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Jean-Yves Gilg

Editor, Solicitors Journal

Queen's Counsel | August 17, 1878

Queen's Counsel | August 17, 1878


A correspondent of the Times has plunged, apparently a propos de rien, into the thrilling question of "The social rank of Queen's Counsel."

After dwelling at some length on the terms of their patents, he arrives at the conclusion that "the place, precedence, and pre-audience," thereby given to each learned gentleman next after some other learned gentleman, only refers to their precedence in the courts and not to their social precedence.

Otherwise we should have this terrible result, which we give in "A.B.C.'s" own words: "If A.B. were appointed next after C.D. (a duke's younger son), then A.B., a mere commoner, would take social precedence over all viscounts and those under them." Apparently "A.B.C." has not been able to find such a frightful example in real life as this which he has imagined. But he refers to Mr. Charles Clark, who was appointed in 1874 with precedence next after the Hon. A.H. Thesiger, the son of a baron. If the patent gave social precedence, the horrifying result would be that "Mr. Charles Clark would now be entitled to social precedence, not only over the oldest baronet, but over the sons of barons junior to Lord Justice Thesiger."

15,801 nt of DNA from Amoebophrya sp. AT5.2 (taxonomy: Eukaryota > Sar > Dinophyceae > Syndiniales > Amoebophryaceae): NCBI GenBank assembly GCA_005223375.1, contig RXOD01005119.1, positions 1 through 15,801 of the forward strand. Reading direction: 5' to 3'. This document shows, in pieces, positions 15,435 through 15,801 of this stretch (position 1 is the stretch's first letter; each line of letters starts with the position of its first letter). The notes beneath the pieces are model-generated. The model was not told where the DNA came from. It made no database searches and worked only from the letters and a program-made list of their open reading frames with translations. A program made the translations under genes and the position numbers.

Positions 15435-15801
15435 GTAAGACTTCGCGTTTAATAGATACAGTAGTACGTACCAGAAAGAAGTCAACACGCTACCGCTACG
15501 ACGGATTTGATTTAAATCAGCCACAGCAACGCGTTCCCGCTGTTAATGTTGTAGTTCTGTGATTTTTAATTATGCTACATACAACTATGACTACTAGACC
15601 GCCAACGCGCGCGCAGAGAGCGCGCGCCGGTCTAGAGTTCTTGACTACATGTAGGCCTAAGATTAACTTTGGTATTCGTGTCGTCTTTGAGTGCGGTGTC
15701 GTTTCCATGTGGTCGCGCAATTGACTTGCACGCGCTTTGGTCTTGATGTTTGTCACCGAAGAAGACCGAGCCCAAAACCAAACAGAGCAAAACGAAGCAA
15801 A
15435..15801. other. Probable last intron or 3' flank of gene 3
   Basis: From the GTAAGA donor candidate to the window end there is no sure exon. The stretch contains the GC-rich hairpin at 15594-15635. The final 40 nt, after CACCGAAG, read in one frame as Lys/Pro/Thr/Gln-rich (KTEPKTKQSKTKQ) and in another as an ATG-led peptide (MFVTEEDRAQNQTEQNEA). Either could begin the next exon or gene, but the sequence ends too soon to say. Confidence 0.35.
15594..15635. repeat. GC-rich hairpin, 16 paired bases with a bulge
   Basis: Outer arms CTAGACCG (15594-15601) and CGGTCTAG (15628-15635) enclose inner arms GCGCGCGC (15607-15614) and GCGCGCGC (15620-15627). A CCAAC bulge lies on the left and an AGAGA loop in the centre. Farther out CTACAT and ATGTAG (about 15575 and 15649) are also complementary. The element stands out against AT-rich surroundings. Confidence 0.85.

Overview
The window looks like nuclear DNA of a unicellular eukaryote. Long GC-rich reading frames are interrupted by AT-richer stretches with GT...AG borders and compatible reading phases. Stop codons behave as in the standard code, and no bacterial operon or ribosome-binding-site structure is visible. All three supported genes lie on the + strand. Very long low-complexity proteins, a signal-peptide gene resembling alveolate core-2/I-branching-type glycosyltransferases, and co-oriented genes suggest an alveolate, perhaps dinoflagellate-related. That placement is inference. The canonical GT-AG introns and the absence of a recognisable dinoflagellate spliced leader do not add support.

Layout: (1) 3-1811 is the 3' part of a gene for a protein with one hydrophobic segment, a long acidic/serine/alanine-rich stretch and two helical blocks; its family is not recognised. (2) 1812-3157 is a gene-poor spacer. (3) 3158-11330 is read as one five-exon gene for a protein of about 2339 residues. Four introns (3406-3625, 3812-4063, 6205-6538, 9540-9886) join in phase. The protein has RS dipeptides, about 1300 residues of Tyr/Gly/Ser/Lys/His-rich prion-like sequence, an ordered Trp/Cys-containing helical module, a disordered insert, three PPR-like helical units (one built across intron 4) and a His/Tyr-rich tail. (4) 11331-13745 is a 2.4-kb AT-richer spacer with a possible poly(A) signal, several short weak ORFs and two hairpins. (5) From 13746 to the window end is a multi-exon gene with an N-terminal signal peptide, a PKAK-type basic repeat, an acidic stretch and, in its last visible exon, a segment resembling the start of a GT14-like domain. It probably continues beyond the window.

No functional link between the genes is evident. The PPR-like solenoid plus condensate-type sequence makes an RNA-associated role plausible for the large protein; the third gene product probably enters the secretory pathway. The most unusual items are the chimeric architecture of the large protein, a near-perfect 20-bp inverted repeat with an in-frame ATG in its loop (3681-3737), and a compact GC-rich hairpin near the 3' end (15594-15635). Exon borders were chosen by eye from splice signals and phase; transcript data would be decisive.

This result is so terrible to "A.B.C." that he not only shrinks from it, but uses its monstrosity as a clear proof of its impossibility. For after stating it, he says, "The result, therefore, seems to be that Queen's Counsel are entitled to precedence in the Queen's and other courts of law, but not to social precedence." This letter was followed by one from "Q.C.," who, after referring to "the elaborate erroneousness" of "A.B.C.," proceeds to show a little "elaborate erroneousness" of his own, for he assumes throughout his own letter that "A.B.C." had supported, instead of destroying, the theory of social precedence. "Q.C." elaborately explains that the precedence is only in the courts.

But it is odd, if "Q.C." is really a Q.C., that it did not occur to him to use this obvious argument against what he seems to think is the view of "A.B.C." Suppose the highest existing Q.C. to be entitled to the precedence of a baron's son, and then a duke's junior son to be appointed. If his appointment had anything to do with social precedence it would degrade him - a result as terrible surely to contemplate as anything conjured up by the heated imagination of "A.B.C."